Hepatitis C Testing During Pregnancy

Are you screening for Hepatitis C at each pregnancy?

Hepatitis C is a liver disease on the rise in pregnant people. It that can affect you and your baby while you are pregnant. About 1 in 20 people with hepatitis C will pass the virus to their baby during pregnancy.

Hepatitis C testing is required for all pregnant people as part of prenatal care to ensure you and your baby receive the care you need during pregnancy, delivery and after birth. Results are confidential.

Frequently Asked Questions

Hepatitis C is a liver disease caused by the hepatitis C virus. Most people with hepatitis C have no symptoms and don't know they have it. Left untreated, hepatitis C can cause liver damage and serious health problems. However, hepatitis C can be treated and cured.

The hepatitis C virus can be spread through contact with the blood of someone who has hepatitis C. This happens most often when sharing equipment for injecting drugs. Hepatitis C can also be passed from a pregnant person to their baby during pregnancy.

Hepatitis C is on the rise in pregnant people. Hepatitis C can cause problems during pregnancy. If you have hepatitis C, the virus can be passed to your baby during pregnancy. Hepatitis C testing during each pregnancy helps make sure you get the medical care you and your baby need to be healthy while you are pregnant and after birth.

Health care providers in New York State must order a hepatitis C test for all pregnant people as part of prenatal care. Hepatitis C testing can be done at any time during pregnancy. Talk to your health care provider to be sure hepatitis C testing is part of your prenatal blood work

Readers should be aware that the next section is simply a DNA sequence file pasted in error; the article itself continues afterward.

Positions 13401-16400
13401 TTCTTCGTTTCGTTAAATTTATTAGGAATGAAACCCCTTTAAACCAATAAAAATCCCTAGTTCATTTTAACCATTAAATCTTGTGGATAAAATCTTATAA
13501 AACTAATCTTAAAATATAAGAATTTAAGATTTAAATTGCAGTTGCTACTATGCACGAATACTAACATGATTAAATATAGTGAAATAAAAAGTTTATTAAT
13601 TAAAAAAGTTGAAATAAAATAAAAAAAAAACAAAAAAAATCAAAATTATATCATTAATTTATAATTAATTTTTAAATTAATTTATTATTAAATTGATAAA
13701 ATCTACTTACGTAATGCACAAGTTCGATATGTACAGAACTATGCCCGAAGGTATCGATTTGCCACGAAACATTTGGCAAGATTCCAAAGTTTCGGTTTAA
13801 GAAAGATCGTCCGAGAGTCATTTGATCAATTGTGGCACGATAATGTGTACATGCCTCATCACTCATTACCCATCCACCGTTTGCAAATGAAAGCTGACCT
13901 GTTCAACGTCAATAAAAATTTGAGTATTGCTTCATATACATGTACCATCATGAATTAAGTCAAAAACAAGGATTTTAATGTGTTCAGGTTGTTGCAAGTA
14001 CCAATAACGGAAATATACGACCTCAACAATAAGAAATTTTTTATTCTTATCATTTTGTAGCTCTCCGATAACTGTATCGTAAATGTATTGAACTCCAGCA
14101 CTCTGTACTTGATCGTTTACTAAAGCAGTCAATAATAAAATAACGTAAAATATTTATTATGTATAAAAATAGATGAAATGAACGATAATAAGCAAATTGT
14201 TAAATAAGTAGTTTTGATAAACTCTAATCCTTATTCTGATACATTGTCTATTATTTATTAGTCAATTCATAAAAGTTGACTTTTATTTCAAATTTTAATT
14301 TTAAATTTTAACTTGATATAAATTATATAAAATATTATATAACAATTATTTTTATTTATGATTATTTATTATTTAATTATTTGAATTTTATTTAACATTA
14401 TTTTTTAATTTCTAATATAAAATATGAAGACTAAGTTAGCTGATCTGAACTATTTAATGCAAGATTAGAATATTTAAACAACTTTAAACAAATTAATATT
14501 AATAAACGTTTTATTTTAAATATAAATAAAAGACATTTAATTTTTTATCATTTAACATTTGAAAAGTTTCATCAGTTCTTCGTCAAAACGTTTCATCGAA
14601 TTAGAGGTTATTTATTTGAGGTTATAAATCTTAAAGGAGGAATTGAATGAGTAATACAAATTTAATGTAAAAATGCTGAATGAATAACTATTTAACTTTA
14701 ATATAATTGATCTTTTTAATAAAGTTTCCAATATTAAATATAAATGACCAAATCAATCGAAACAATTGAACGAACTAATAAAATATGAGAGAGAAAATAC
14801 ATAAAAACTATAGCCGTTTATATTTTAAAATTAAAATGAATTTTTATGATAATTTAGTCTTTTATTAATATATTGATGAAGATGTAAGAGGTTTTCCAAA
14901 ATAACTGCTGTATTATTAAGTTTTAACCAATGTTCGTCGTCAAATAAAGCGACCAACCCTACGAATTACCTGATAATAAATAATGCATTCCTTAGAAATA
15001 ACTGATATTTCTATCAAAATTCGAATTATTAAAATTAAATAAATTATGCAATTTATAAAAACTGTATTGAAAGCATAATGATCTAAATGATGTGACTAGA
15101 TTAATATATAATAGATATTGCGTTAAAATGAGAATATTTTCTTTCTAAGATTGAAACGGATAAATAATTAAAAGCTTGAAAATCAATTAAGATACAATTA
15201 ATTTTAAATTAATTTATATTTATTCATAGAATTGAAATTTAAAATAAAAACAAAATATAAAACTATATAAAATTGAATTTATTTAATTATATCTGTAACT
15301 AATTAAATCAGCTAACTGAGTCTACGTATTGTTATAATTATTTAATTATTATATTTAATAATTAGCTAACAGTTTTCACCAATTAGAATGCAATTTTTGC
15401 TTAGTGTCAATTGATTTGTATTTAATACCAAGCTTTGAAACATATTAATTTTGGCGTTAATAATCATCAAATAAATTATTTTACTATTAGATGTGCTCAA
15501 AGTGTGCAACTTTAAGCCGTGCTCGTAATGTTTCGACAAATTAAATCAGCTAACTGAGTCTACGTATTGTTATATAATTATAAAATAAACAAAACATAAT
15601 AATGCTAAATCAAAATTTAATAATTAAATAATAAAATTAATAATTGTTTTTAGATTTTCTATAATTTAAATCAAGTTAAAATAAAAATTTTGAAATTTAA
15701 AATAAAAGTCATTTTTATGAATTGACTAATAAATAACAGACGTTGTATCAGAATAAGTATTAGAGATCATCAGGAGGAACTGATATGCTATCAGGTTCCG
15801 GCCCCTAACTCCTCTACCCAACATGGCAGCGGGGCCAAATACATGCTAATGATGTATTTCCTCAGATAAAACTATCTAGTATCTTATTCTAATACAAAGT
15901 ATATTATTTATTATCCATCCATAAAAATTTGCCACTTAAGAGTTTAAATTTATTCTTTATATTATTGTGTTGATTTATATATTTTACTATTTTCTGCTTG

Everyone 18 years and older should be tested for hepatitis C at least once in their lifetime. If you share equipment with a partner for preparing or injecting drugs, talk with them about being tested for hepatitis C again.

Most people who have hepatitis C can be cured with 8 to 12 weeks of treatment. Treatment is easy to take, and it has few or no side effects. Studies are ongoing to assess the safety of treatment during pregnancy. Talk with your health care provider about the potential risks and benefits of treatment to plan when to start treatment.

No. People with hepatitis C can have a vaginal delivery. Hepatitis C alone is not a reason for Cesarean delivery.

Hepatitis C is not found in breast milk. You can safely breastfeed your baby even if you have hepatitis C. However, little is known about breastfeeding while taking hepatitis C medication. Avoid breastfeeding if you are taking hepatitis C treatment. Talk to your health care provider about postponing hepatitis C treatment until you stop breastfeeding your baby.

Hepatitis C is found in your blood. Therefore, if your nipple becomes cracked or bleeds, stop breastfeeding with that breast while it heals. Speak with a lactation consultant about a plan to maintain your milk supply. You can continue to breastfeed using the unaffected breast.

If you have hepatitis C, it's possible that your baby will be born with the virus too. Tell your baby’s pediatrician you had hepatitis C while pregnant, so they will get your baby the testing and follow-up care they need. Testing is the only way to know if your baby has hepatitis C. Your baby will need a blood test, the hepatitis C RNA test, to check if they have the virus. This can be done between the ages of 2 to 6 months during a well-child visit.

If your baby has hepatitis C, they should see a pediatrician for regular checkups and vaccinations. Your baby can be treated and cured for hepatitis C when they reach 3 years of age. Hepatitis C is not spread by close contact, like kissing and hugging. Children with hepatitis C can play with other children and go to daycare or school.

More Resources on Hepatitis C and Pregnancy